The rising acidity of the oceans has emerged as one of the greatest threats to the continued existence of coral reefs. The acidity acts as the “osteoporosis of the sea” and threatens many things humans take for granted, ranging from food security, to tourism, to livelihoods.
The rapid change in the acidity of the oceans has caught some scientists off-guard. The problem is now widely considered to be climate change’s “equally evil twin,” said National Oceanic and Atmospheric Administration chief Jane Lubchenco.
“We’ve got sort of the perfect storm of stressors from multiple places really hammering reefs around the world,” said Lubchenco, who was in Australia to speak at the International Coral Reef Symposium in the northeast city of Cairns, near the Great Barrier Reef. “It’s a very serious situation.”
“Oceans absorb excess carbon dioxide in the atmosphere, increasing sea acidity. Scientists are worried about how that increase will affect sea life, particularly reefs, as higher acid levels make it tough for coral skeletons to form. Lubchenco likened ocean acidification to osteoporosis — a bone-thinning disease — because researchers are concerned it will lead to the deterioration of reefs.”
It was initially thought that the carbon dioxide absorbed by the oceans would “be sufficiently diluted as the oceans mixed shallow and deeper waters. But most of the carbon dioxide and the subsequent chemical changes are being concentrated in surface waters,” Lubchenco said.
“And those surface waters are changing much more rapidly than initial calculations have suggested,” she said. “It’s yet another reason to be very seriously concerned about the amount of carbon dioxide that is in the atmosphere now and the additional amount we continue to put out.”
“Higher acidity levels are especially problematic for creatures such as oysters, because acid slows the growth of their shells. Experiments have shown other animals, such as clown fish, also suffer. In a study that mimicked the level of acidity scientists expect by the end of the century, clown fish began swimming toward predators, instead of away from them, because their sense of smell had been dulled.”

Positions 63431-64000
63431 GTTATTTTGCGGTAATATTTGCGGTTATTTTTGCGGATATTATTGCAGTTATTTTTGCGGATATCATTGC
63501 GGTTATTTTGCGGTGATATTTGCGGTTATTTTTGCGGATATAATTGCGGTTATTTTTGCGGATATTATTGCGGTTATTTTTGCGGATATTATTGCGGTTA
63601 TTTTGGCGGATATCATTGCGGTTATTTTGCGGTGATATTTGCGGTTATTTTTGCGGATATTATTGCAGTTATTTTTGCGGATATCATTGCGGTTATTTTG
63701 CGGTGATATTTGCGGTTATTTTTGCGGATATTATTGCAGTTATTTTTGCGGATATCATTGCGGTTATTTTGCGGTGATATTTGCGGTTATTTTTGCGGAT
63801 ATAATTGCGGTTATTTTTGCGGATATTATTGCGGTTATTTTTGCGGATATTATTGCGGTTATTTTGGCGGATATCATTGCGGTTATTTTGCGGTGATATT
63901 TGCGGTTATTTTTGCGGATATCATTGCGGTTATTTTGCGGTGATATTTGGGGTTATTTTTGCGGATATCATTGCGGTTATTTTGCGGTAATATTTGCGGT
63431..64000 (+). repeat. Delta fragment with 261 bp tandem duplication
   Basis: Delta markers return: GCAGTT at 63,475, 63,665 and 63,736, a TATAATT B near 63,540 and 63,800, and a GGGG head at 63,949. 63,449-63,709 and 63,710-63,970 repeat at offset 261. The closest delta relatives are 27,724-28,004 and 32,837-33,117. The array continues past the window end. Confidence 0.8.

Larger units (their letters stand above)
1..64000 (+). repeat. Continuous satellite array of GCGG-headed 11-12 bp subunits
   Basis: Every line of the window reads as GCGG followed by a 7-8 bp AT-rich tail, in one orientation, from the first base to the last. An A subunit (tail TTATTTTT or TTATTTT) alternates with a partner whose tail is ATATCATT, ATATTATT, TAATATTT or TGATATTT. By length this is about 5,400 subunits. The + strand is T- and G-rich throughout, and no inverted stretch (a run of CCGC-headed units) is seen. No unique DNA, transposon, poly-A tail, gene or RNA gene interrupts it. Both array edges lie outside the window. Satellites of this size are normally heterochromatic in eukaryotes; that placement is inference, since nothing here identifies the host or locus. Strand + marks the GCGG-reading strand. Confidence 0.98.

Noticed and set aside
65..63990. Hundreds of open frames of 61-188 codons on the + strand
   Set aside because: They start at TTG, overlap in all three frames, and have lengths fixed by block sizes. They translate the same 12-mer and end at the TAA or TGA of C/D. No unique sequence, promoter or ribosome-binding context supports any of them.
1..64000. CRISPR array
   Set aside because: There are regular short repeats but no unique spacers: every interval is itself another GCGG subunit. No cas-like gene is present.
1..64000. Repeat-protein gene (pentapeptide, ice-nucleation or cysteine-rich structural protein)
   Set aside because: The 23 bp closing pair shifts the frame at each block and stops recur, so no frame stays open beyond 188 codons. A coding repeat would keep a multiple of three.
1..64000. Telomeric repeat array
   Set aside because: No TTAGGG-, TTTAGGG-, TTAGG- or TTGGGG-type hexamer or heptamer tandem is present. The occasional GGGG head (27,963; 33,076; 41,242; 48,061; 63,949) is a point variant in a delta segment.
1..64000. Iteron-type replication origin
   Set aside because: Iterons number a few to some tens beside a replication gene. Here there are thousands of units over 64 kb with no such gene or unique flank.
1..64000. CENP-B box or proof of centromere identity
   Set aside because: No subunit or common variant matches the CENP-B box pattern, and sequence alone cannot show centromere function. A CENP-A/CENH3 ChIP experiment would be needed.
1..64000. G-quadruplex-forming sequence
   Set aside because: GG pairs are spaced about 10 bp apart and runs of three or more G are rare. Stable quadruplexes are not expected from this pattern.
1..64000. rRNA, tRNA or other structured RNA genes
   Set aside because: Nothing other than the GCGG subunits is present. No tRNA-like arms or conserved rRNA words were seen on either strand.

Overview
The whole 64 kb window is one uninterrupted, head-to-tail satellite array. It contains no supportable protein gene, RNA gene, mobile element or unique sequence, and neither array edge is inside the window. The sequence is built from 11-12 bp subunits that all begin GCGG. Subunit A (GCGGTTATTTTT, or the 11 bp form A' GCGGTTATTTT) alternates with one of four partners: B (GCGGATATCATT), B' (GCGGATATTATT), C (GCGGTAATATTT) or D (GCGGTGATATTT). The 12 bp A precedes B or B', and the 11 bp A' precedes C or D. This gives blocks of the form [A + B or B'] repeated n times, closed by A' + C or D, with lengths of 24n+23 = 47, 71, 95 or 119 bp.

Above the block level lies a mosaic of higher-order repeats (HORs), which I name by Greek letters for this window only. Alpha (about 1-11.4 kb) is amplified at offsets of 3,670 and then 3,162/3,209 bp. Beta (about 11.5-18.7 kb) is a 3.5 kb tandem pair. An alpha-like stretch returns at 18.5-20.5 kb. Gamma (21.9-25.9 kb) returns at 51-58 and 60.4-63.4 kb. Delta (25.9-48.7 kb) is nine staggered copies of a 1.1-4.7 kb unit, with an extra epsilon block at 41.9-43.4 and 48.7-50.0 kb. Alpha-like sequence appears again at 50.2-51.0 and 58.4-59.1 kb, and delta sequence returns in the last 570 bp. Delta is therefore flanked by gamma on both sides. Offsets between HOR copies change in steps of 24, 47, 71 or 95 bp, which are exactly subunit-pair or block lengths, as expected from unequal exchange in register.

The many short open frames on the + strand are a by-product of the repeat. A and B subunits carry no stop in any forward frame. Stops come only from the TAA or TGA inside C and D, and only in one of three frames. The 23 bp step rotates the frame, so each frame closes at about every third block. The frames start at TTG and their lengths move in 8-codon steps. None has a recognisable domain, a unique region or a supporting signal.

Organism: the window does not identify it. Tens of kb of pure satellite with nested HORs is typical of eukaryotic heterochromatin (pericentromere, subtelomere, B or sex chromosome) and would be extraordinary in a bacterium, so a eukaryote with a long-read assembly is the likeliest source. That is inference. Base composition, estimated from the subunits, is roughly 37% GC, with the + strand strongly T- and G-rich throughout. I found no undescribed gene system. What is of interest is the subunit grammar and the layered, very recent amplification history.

“We’re just beginning to uncover many of the ways in which the changing chemistry of oceans affects lots of behaviors,” Lubchenco said. “So salmon not being able to find their natal streams because their sense of smell was impaired, that’s a very real possibility.”
These potential impacts pose a huge problem to people. Coral reefs are the primary economic driver in many tourist destinations and protect fragile coastlines from threats such as tsunamis. And probably far more importantly, seafood is the main source of protein for many people in many parts of the world. Many oyster farmers have already been experiencing drops in production from higher acidity levels.
“Some attempts to address the problem are already under way. Instruments that measure changing acid levels in the water have been installed in some areas to warn oyster growers when to stop the flow of ocean water to their hatcheries.”
Though, of course, that is only a very short-term solution. By far, the most critical and useful ‘adaption’, would be to reduce carbon emissions.
“The carbon dioxide that we have put in the atmosphere will continue to be absorbed by oceans for decades,” she said. “It is going to be a long time before we can stabilize and turn around the direction of change simply because it’s a big atmosphere and it’s a big ocean.”
In related news, NOAA announced today a major advance in the ability to predict mass coral bleaching, “providing the probability of bleaching up to four months into the future – with a newly developed global seasonal outlook system.”
“This advance in bleaching warning systems represents another milestone in our efforts to save the world’s critically important reef systems,” said Jane Lubchenco, Ph.D., under secretary of commerce for oceans and atmosphere and NOAA administrator, in the symposium’s keynote address.
“The state of reefs today should raise concerns for everyone. Reef ecosystems are globally important, and healthy reefs are the life-line for local communities. Their continued existence is a moral imperative for the global community.”
“The new system uses sea surface temperature forecasts from NOAA’s operational climate forecast system, the same system used for predicting El Niño and seasonal temperature and precipitation forecasts. Coral bleaching occurs when stress, usually high temperature, causes corals to expel their symbiotic algae (zooxanthellae) and, if prolonged or particularly severe, may result in coral death.”
“NOAA has also significantly advanced near-real time satellite monitoring of the high ocean temperatures that can cause coral bleaching. A new generation version of NOAA’s product suite now provides daily 5-km satellite monitoring of coral bleaching thermal stress for reefs around the world. This represents 100 times finer resolution, more frequent observations, and more data than the current twice-weekly 50-km global satellite coral bleaching monitoring.”